- Developer - Ravenous Games Inc
- Formats - iOS
- Device tested - iPhone 4
- Release date - Out now
- Price - 69p
In Infestor, you play as an experimental, sentient green blob that can latch onto people's faces and control their bodies. By "infesting" scientists, maintenance guys and guards you navigate a series of physics and platform based puzzles against the backdrop of a futuristic moon base. It's not hard exactly, certainly not to the extent of recent puzzle platformers like Super Meat Boy and Braid, but Infestor's chief face-hugging gimmick adds a welcome extra slant to the difficulty curve.
A typical puzzle set-up in Infestor involves a spike pit, a locked door, two roving guards, a scientist and an Overseer. The scientist is the only human agile enough to leap the pit, so you need to possess him first. Slither over using the virtual left and right arrows, tap the virtual 'A' button and splat, you're wrapped around his face and all up in his brain.
He runs faster and jumps higher than the blob can by itself, and with a tap of the virtual 'B' you leap the pit. The Overseer, who can unlock doors, is milling around on a raised platform, though, so you need to jump the scientist and tap A in mid-air to disconnect from his head and launch into the air, killing the poor schlub in the process. Taking over the Overseer means another tap of A (one of the most fun parts of Infestor is trying to land your flying blob directly on people's heads) and then you can use him to unlock the door.
Last are the two patrolling guards. You have to sneak up behind them, since they kill you in one shot, but once you've got control of their bodies you can use one to shoot the other by tapping a virtual 'C'. Once one guard's dead, you tap A to pop off the other, killing him, too, and seep down a pipe to the next level. Simple.
The whole body possession thing is a neat mechanic, in that it adds flavour to the act of picking up keys. A lot of platform or puzzle games have you collecting the purple keycard to unlock the purple door, or finding the block to push so you can move onto the next ledge. Infestor still does that, but with a touch of fiendishness and dark humour that makes normally cut/paste tasks much more colourful.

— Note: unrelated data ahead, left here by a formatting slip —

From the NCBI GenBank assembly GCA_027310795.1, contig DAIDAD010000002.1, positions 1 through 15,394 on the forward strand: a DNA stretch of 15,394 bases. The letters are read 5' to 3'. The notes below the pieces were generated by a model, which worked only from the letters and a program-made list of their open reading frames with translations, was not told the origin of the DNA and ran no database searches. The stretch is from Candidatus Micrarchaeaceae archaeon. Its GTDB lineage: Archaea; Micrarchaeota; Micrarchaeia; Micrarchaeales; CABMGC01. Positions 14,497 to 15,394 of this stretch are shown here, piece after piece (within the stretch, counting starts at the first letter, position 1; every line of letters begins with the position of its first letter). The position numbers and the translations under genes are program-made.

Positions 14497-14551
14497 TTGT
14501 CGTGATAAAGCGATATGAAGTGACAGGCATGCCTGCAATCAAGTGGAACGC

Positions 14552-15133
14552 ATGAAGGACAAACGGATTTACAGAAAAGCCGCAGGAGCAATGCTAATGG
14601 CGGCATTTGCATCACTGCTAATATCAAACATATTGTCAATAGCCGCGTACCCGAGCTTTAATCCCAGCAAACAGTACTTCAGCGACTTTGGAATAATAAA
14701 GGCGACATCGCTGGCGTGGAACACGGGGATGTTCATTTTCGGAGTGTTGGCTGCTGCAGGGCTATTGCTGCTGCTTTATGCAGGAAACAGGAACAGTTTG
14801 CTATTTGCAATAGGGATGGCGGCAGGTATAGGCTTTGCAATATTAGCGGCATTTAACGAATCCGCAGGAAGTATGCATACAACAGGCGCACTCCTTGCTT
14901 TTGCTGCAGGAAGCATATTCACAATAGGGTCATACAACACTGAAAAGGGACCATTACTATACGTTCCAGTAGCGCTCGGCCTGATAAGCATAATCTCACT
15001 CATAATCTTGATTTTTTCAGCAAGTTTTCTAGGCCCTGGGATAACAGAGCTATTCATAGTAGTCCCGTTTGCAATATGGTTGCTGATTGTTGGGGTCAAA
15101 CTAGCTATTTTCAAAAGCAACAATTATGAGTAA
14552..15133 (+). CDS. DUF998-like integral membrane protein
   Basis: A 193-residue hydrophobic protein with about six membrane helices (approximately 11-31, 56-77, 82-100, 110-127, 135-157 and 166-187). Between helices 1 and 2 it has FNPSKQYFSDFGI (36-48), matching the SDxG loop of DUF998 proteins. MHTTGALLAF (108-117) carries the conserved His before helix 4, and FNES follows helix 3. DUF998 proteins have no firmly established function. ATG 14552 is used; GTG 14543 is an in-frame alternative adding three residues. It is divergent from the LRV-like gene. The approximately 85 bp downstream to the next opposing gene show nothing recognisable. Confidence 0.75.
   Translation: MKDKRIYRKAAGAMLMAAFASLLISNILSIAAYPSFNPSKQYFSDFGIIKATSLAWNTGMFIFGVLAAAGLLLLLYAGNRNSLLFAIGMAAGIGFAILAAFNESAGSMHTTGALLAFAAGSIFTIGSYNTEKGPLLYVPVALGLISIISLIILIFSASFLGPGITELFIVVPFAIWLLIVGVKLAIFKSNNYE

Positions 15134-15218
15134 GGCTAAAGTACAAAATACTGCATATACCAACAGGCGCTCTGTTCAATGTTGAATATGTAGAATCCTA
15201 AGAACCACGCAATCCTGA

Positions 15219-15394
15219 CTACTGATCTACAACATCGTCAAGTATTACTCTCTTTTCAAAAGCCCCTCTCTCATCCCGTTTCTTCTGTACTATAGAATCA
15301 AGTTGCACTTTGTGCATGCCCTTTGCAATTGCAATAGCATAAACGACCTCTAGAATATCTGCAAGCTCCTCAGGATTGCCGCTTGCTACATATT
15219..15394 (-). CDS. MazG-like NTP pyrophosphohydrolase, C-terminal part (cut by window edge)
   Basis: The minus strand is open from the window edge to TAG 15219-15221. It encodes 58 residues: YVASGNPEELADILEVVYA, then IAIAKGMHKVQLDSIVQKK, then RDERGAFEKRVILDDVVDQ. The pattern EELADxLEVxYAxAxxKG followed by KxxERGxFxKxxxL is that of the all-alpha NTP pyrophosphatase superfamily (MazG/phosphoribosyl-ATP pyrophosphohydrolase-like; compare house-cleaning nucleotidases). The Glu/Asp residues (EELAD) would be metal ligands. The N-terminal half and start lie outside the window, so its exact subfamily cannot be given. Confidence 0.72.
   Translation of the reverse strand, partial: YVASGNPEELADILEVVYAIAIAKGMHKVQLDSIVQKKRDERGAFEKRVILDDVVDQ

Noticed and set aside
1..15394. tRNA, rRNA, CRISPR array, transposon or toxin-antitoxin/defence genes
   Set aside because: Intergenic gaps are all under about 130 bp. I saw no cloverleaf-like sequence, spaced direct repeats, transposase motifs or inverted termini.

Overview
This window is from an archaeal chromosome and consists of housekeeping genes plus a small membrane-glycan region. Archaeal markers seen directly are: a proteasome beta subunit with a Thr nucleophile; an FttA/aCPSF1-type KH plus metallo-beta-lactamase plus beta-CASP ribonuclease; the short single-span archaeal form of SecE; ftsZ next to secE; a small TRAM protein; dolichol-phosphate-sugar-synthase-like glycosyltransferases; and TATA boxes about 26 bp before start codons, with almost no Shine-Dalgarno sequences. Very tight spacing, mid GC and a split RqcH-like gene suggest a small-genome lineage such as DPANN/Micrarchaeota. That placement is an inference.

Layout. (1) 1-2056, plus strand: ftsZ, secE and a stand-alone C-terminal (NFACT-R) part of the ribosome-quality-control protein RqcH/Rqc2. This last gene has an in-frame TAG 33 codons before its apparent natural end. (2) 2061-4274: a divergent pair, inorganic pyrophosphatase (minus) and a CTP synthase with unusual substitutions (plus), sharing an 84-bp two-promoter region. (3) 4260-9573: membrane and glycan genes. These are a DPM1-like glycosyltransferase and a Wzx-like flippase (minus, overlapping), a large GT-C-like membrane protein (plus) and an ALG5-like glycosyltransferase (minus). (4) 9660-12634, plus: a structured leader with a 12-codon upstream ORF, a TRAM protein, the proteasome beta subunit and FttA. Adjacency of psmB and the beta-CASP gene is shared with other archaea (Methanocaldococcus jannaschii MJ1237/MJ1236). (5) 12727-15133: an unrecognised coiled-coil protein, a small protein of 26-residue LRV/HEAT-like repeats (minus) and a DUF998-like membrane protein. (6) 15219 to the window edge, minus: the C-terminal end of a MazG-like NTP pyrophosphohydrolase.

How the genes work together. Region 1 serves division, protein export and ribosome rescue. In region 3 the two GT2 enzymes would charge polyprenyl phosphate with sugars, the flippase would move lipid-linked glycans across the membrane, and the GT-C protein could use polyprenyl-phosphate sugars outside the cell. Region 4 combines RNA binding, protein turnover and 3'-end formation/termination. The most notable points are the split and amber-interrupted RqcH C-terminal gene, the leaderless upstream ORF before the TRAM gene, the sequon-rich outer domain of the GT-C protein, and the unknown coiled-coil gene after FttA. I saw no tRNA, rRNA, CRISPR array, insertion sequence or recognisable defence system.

But it's also a little insubstantial. Ravenous doesn't do as much with the body horror/moon-base set-up as you'd like, as all the levels looks the same and people don't really react to the blob or their possessed friends. It could be funnier, basically, it could use the body control idea for more than just sexing up old mechanics. There's an aesthetic and maybe even a plot to be explored with the experimental green blob thing, but Infestor doesn't bother, and over its whopping 60 levels, begins to wear thin.
Other than that, this is a very good mobile game. The controls are simple and responsive, the puzzles are well-balanced between hard and rewarding and the pixelated graphics and 8-bit soundtrack have just a touch of cool. Infestor is good. It's fun to play, challenging and only 69p. Once you've finished with Temple Run 2, you should get on the App Store and download it.
Overall score: 7/10
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